Physicists search for dark matter in tiny ancient black holes


On the night of November 23, 2014, a powerful telescope on Mauna Kea in Hawaii was attempting to locate the enigmatic movements of a black hole traversing space. In the seven hours that the telescope scanned the cosmos, it may have caught one, as an Earth-sized structure eclipsed a star in our nearest galactic neighbor, Andromeda, at around 2.5 million light years. Amid the 188 relatively bland images taken of the galaxy that night, the candidate black hole event was a moment of literal enlightenment.

“When it’s right along the line of sight, the light bends [the black hole]. Not only the rays of light that indicate you are with, but also those that have passed you are leaning towards you, ”said Alexander Kusenko, astrophysicist at UCLA and the Kavli Institute for the Physics and Mathematics of the Universe. , in a video call. “It will make the star brighter for a second. It’s a bit counterintuitive.

Kusenko is the lead author of a recent article on the event, published in the journal Physical Review Letters in October. Research suggests that between some and all of the dark matter in the universe could be explained by primordial black holes – small and very old hypothetical versions of the classic cosmic figure who was only imaged directly for the first time in 2019. All black holes, regardless of their size, are celestial objects that exert such a gravitational force that nothing, not even light, can escape them.

One idea is that at the start of the universe, slight fluctuations in density in the incredibly dense swelling universe would have been enough to spawn black holes from the pre-stellar plasma, especially if they interacted with heavy particles via a force. unknown. (Run-of-the-mill, known black holes are typically made up of collapsing stars.)

“If you take a spoonful of primordial plasma, it’s almost a black hole,” Kusenko said, referring to the initial density of the universe. “Squeeze it a bit, and the light won’t escape.”

Some of these theoretical black holes would have been of a critical size, in accordance with Einstein’s theory of gravity, to be seen to continually extend to an observer in the black hole – while remaining a static size for the outside observer. This idea may spawn notions of a “baby universe” in our own, but keep in mind that primordial black holes themselves are purely theoretical for the time being.

And that’s the immediate concern of Kusenko’s team: proving their existence. Primordial black holes would have to be numerous if they were to represent a certain amount of dark matter in the universe – a mysterious substance that appears to make up about 27% of the universe – but too small to be detectable, as were their confirmed counterparts.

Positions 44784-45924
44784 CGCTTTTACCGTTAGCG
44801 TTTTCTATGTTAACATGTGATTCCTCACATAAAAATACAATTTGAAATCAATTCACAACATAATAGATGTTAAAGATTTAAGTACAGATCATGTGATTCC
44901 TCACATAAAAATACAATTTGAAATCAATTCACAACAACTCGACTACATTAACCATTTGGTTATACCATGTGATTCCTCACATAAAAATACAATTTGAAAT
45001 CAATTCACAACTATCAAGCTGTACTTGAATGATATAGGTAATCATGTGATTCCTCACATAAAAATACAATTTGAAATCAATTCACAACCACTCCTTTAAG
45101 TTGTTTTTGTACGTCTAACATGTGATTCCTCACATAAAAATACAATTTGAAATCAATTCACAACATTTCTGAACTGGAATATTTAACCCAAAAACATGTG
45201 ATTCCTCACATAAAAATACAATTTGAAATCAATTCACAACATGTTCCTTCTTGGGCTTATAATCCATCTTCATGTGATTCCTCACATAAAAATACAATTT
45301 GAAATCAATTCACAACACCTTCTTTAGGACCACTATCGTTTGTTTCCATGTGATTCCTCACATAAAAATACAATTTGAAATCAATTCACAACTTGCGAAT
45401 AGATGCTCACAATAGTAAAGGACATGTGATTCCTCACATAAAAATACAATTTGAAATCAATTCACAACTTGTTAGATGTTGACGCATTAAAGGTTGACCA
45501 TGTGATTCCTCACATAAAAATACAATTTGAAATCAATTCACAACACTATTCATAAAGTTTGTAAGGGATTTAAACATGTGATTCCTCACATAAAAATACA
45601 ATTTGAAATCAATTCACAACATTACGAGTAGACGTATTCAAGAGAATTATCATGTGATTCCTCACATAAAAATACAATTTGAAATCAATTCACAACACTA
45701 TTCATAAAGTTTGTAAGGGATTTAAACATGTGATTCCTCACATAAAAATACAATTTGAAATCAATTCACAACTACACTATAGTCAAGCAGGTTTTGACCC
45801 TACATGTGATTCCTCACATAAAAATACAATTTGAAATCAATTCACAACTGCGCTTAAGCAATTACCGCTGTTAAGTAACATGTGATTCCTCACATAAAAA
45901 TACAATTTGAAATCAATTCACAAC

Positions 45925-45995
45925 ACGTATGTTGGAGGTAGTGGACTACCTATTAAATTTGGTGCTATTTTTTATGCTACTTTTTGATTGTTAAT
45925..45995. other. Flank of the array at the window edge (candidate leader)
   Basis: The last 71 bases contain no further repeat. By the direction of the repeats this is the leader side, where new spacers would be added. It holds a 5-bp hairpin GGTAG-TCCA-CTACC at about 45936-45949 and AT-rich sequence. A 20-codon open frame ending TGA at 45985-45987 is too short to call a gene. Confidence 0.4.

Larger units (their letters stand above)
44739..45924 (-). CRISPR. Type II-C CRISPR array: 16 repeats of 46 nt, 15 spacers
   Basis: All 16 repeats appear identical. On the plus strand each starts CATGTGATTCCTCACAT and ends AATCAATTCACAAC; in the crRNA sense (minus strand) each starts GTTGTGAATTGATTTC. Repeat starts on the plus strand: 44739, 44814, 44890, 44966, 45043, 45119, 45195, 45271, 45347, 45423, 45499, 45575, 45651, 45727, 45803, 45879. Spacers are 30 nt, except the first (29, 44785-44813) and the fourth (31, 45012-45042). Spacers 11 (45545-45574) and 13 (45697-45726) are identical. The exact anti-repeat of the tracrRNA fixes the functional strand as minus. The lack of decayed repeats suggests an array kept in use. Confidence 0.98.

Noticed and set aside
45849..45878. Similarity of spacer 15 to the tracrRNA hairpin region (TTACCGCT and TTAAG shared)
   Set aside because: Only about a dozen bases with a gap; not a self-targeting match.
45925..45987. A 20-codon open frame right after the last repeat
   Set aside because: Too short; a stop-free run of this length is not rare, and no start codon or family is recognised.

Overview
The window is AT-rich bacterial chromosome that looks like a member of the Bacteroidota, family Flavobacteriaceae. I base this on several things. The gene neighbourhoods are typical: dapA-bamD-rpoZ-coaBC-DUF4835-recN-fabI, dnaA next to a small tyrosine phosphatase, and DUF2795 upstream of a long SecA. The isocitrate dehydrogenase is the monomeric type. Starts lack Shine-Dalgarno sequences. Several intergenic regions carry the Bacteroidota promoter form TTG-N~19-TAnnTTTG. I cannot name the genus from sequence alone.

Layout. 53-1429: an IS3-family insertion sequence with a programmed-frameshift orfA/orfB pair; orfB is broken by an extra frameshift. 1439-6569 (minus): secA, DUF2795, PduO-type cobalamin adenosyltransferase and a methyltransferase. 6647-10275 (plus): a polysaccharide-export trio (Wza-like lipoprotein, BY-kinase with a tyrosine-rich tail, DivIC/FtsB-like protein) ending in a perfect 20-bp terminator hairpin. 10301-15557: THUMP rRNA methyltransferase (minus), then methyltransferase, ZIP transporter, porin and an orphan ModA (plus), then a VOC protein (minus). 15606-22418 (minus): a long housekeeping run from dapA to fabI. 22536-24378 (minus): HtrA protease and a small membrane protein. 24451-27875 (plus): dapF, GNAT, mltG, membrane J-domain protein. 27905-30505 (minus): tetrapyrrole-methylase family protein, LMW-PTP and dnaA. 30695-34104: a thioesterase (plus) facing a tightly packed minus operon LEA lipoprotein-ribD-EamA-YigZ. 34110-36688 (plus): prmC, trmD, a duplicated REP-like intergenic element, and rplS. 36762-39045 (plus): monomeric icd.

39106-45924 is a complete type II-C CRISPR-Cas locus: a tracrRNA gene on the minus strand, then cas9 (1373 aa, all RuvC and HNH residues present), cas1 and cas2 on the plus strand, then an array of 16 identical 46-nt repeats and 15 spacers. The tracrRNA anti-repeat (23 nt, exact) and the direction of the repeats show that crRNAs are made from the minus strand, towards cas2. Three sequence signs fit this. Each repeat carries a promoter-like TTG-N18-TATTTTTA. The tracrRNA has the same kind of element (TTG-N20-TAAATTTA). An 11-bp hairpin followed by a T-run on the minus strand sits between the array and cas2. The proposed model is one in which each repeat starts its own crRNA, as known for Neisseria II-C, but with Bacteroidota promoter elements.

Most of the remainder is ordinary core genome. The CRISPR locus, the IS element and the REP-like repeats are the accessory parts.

The artistic conception of baby universes broke down shortly after the Big Bang.

The artistic conception of baby universes broke down shortly after the Big Bang.
Picture: Kavli Institute for the Physics and Mathematics of the Universe

Kusenko and his colleagues (the October paper involved researchers at UCLA and Kavli IPMU) cast a wide net for black hole candidates using the Hyper Suprime-Cam, a lens barrel of nearly 6 feet long attached to the nearly 30 foot mirror of the Subaru Telescope on Mauna Kea. The camera is able to image the entire Andromeda galaxy every few minutes. Since a candidate for a primordial black hole was chosen during the seven-hour tour of the cosmos in 2014, Kusenko hopes that future observations will be able to collect more events to unbox.

The 2014 observation was not easy to find in all of the data. This team narrowed down a catalog of more than 15,000 candidate stars to verify the distortion of light, and found nearly 50 “impostor” events, caused by bright stars, among others. An impostor was even caused by a passing asteroid. But after a lot of star-sorting, a candidate seemed bona fide.

If more candidate events are identified, there will be more lead to the team’s theory of many miniature black holes representing the excess gravity measured in many galaxies (it was this extra gravity that alerted scientists to the existence of dark matter in the 1970s). To put it in perspective, the smallest known black holes are in the domain of 5 solar masses (or five times the size of the Sun). The recent candidate black hole was only the size of our planet.

If an Earth-sized black hole seems hard to believe, well, it’s not even the smallest black hole on offer. Last year, physicists suggested a black hole the size of a bowling ball to explain a hypothetical object in our solar system known as Planet Nine.

Kusenko’s team made another round of sightings at Mauna Kea at the end of 2020, and now they have to do the meticulous work of filtering the data. We might know later this year if they’ve found any potential black holes– and our fingers are firmly crossed for good news.

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